Boxer-Kerry Climate Bill Expected Next Wednesday

Facts matter: Sign up for the free Mother Jones Daily newsletter. Support our nonprofit reporting. Subscribe to our print magazine.


After weeks of waiting, it now looks like the Senate will see a climate bill next week after all. At an event in Pittsburgh ahead of the G20 summit, bill cosponsor John Kerry (D-Mass.) announced that the bill will be released next Wednesday.

Kerry said the bill, which he is cosponsoring with Energy and Public Works chair Barbara Boxer (D-Calif), will have a strong and broad coalition backing it at release. He also said it will be a “thoughtful, innovative, far-reaching solution” and “will take a more comprehensive approach to dwindling oil reserves than any prior legislation.”

It’s expected that the bill Kerry and Boxer release will still include some placeholders as senators continue to work out the details on issues like permit allocation. Boxer has promised to hold hearings on her draft, which sources close to the debate say will start the week of Oct. 5. Markup is expected to begin in mid-October.

One notable development, reported by Greenwire, is that Boxer’s draft will likely include an emissions reduction target of 20 percent below 2005 levels by 2020. The House bill had a 17 percent target, and Boxer’s environmental allies have been pushing her to improve it. One argument she is expected to make supporting the increase is a recent study from the Energy Information Administration that found that the US is on track to come in at 8.5 percent below 2005 levels of carbon dioxide by the end of this year. Most of the decrease is due to the recession and some utilities switching to natural gas, but it is exactly halfway to the emissions cuts outlined for 2020 in the House bill–meaning a larger cut won’t be quite as challenging as once thought.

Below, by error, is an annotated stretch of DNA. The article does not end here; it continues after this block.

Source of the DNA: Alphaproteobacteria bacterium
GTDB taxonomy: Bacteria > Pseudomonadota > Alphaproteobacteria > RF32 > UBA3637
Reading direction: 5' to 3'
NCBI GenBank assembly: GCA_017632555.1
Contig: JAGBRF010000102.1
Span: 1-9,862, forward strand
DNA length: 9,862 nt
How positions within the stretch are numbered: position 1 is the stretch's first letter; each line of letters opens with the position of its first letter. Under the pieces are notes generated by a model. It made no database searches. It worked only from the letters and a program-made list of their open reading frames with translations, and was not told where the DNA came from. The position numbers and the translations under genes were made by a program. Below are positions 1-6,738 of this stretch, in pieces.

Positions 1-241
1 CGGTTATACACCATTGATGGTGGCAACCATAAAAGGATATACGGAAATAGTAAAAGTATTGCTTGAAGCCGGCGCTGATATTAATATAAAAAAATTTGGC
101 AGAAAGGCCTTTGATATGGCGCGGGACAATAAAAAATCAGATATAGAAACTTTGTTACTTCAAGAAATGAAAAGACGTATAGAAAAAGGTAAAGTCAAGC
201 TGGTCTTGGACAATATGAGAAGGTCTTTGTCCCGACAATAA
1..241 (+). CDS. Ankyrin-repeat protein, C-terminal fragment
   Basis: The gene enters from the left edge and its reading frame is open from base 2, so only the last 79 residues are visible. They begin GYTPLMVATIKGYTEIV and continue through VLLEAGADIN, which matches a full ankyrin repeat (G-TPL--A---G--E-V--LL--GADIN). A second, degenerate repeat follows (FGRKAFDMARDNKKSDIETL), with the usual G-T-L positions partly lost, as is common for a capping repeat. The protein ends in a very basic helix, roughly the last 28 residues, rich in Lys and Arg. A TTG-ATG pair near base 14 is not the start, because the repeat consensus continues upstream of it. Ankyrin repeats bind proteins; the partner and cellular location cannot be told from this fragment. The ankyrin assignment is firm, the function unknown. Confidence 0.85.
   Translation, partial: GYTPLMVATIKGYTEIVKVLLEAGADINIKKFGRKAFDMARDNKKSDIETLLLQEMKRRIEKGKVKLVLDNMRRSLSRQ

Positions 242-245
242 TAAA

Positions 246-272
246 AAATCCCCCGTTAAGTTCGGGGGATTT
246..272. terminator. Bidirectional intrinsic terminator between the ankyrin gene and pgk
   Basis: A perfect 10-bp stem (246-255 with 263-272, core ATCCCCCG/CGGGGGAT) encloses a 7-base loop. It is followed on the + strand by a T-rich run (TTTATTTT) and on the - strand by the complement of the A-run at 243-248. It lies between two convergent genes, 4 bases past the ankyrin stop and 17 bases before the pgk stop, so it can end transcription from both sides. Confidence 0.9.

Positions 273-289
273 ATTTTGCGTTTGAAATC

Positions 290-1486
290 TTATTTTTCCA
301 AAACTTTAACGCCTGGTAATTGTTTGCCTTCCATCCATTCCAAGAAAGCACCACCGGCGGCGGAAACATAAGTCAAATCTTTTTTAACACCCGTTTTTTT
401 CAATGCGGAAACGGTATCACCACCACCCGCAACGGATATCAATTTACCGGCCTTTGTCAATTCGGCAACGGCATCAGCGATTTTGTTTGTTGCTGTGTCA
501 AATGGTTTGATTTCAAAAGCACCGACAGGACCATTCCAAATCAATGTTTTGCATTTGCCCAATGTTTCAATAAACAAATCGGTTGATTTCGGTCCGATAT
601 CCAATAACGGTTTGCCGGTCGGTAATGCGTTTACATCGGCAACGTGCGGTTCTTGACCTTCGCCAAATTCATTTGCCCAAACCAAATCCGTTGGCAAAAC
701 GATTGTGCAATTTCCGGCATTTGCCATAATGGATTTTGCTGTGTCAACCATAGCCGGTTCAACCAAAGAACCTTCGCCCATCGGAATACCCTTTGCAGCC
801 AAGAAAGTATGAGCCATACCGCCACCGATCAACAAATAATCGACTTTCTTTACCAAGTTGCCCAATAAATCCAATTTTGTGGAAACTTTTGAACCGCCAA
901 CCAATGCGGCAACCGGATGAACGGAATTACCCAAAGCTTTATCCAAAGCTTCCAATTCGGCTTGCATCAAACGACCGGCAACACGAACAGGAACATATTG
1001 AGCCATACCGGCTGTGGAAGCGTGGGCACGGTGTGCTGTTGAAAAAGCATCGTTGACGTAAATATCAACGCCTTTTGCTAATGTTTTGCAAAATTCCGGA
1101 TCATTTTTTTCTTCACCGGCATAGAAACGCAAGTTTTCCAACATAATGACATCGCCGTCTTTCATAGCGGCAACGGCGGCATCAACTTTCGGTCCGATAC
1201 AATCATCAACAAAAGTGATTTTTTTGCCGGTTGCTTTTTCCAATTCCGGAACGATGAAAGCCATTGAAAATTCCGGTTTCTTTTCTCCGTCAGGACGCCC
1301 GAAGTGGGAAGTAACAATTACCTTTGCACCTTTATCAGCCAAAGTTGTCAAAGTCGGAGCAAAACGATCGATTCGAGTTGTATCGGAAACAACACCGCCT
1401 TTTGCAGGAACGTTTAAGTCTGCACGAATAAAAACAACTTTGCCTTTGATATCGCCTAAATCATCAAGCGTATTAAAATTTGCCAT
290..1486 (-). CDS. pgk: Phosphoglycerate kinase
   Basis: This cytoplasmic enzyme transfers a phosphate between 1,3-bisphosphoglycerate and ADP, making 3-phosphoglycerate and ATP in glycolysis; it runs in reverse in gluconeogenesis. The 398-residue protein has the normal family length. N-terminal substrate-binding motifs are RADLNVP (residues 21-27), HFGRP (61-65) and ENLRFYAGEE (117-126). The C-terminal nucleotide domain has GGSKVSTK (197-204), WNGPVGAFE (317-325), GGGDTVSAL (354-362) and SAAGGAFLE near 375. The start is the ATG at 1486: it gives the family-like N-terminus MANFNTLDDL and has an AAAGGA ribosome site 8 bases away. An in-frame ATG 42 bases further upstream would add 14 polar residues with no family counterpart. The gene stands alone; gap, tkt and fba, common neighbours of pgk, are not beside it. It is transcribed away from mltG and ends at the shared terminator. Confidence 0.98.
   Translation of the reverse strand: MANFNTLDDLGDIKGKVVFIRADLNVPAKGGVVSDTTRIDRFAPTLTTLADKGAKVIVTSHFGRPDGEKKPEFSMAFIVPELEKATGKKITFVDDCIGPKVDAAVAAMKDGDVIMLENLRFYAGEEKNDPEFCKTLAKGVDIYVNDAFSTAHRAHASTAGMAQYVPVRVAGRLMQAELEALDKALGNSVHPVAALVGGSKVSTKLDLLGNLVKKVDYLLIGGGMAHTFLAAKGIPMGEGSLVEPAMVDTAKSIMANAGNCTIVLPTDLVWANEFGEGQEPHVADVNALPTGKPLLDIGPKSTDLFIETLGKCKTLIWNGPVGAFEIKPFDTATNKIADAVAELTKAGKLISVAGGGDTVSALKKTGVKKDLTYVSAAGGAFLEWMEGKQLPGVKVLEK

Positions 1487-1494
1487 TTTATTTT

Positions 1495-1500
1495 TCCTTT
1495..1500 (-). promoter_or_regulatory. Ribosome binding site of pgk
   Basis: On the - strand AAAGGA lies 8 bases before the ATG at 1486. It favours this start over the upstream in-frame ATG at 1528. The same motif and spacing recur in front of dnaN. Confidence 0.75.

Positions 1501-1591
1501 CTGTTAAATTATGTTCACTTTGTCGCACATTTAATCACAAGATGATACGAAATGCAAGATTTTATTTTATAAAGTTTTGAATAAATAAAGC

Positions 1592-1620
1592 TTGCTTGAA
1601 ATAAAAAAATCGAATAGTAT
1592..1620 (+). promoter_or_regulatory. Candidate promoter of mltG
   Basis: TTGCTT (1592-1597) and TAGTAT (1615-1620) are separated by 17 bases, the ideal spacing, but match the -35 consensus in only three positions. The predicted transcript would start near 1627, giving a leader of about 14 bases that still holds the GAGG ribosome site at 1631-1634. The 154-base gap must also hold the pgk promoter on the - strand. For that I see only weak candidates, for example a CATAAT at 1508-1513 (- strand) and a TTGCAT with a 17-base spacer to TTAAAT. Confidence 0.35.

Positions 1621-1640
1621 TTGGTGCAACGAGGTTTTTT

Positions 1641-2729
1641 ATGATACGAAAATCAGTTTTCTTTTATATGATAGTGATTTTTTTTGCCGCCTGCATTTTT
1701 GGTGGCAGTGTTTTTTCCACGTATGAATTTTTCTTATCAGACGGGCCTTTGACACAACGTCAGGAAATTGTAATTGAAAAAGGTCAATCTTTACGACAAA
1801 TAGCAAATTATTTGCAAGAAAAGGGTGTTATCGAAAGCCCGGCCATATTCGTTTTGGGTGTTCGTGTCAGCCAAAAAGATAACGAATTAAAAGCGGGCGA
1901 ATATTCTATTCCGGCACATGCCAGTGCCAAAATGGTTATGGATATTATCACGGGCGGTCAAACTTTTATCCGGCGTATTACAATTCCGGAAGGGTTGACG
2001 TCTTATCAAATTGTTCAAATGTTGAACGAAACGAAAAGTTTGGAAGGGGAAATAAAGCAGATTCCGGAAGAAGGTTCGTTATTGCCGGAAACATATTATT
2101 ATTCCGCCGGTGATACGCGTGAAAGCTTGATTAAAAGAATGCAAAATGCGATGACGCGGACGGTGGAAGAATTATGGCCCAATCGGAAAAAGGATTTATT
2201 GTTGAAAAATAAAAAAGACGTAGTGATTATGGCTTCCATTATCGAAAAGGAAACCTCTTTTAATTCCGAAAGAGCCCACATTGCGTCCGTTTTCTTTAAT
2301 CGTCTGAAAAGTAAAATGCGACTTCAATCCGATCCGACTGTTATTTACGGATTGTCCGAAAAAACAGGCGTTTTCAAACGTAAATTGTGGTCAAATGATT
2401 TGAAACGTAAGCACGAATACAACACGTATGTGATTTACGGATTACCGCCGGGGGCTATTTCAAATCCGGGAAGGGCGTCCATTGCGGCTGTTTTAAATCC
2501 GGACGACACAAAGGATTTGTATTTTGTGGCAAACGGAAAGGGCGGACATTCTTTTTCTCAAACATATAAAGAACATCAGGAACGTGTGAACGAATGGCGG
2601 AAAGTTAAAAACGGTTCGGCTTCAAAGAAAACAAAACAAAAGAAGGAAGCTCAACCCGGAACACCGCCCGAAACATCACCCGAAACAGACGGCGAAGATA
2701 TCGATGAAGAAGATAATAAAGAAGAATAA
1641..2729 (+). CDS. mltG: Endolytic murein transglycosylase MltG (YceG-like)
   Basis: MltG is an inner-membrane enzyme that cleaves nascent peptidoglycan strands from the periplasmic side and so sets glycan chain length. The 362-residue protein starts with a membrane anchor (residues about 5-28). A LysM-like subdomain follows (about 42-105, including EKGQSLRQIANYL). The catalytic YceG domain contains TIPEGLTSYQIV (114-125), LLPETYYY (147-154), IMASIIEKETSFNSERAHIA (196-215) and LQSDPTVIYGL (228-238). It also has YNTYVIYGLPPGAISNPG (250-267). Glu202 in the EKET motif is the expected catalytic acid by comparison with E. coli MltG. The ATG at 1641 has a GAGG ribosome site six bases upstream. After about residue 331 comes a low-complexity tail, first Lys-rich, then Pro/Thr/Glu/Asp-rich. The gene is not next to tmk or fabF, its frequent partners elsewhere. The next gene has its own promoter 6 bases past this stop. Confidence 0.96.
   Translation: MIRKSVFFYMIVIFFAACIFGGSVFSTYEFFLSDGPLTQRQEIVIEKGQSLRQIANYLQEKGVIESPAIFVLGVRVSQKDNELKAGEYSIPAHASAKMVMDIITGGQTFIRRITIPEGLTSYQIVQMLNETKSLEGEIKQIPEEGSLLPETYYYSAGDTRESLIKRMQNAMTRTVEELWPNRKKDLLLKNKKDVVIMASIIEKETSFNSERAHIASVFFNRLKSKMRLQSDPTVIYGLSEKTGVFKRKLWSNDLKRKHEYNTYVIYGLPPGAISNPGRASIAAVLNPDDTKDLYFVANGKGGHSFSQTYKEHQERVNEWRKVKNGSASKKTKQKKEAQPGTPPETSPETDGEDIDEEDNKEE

We've never been very good at being conservative.

And usually, that serves us well in doing the ambitious, hard-hitting journalism that you turn to Mother Jones for. But it also means we can't afford to come up short when it comes to scratching together the funds it takes to keep our team firing on all cylinders, and the truth is, we finished our budgeting cycle on June 30 about $100,000 short of our online goal.

This is no time to come up short. It's time to fight like hell, as our namesake would tell us to do, for a democracy where minority rule cannot impose an extreme agenda, where facts matter, and where accountability has a chance at the polls and in the press. If you value our reporting and you can right now, please help us dig out of the $100,000 hole we're starting our new budgeting cycle in with an always-needed and always-appreciated donation today.

payment methods

We've never been very good at being conservative.

And usually, that serves us well in doing the ambitious, hard-hitting journalism that you turn to Mother Jones for. But it also means we can't afford to come up short when it comes to scratching together the funds it takes to keep our team firing on all cylinders, and the truth is, we finished our budgeting cycle on June 30 about $100,000 short of our online goal.

This is no time to come up short. It's time to fight like hell, as our namesake would tell us to do, for a democracy where minority rule cannot impose an extreme agenda, where facts matter, and where accountability has a chance at the polls and in the press. If you value our reporting and you can right now, please help us dig out of the $100,000 hole we're starting our new budgeting cycle in with an always-needed and always-appreciated donation today.

payment methods

We Recommend

Latest

Sign up for our free newsletter

Subscribe to the Mother Jones Daily to have our top stories delivered directly to your inbox.

Get our award-winning magazine

Save big on a full year of investigations, ideas, and insights.

Subscribe

Support our journalism

Help Mother Jones' reporters dig deep with a tax-deductible donation.

Donate